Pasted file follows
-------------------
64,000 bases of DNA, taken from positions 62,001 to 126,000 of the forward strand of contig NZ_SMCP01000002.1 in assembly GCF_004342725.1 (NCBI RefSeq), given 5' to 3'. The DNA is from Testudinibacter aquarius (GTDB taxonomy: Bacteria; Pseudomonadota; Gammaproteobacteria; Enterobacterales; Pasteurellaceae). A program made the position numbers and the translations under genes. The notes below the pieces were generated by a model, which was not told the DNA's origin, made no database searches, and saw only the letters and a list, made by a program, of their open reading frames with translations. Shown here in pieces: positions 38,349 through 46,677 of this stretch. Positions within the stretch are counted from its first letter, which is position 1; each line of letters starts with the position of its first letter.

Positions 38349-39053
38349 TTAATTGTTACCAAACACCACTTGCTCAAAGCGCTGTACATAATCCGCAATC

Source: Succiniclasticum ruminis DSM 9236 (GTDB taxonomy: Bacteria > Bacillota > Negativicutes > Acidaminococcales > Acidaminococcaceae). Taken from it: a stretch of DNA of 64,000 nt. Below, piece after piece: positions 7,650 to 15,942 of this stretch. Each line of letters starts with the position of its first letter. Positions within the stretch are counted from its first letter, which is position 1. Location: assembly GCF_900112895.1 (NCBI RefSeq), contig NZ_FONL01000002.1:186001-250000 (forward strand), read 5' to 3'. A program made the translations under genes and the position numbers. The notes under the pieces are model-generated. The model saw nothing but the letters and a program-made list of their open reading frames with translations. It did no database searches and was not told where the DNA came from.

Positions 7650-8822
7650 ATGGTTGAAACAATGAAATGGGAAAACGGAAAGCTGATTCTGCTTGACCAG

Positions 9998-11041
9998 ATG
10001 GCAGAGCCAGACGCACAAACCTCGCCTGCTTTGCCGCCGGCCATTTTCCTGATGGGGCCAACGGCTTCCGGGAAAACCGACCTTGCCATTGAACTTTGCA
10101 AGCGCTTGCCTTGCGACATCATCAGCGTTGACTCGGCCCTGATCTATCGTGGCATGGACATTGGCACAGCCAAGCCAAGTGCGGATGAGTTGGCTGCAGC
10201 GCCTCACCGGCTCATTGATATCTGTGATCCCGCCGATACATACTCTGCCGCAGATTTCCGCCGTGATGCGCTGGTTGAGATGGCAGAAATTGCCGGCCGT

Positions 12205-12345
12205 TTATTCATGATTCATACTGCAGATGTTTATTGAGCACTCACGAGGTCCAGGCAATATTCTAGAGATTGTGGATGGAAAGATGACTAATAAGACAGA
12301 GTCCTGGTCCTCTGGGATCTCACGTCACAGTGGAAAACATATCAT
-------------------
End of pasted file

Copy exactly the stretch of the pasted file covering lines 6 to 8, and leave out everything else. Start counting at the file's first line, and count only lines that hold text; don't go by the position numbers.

7650 ATGGTTGAAACAATGAAATGGGAAAACGGAAAGCTGATTCTGCTTGACCAG

Positions 9998-11041
9998 ATG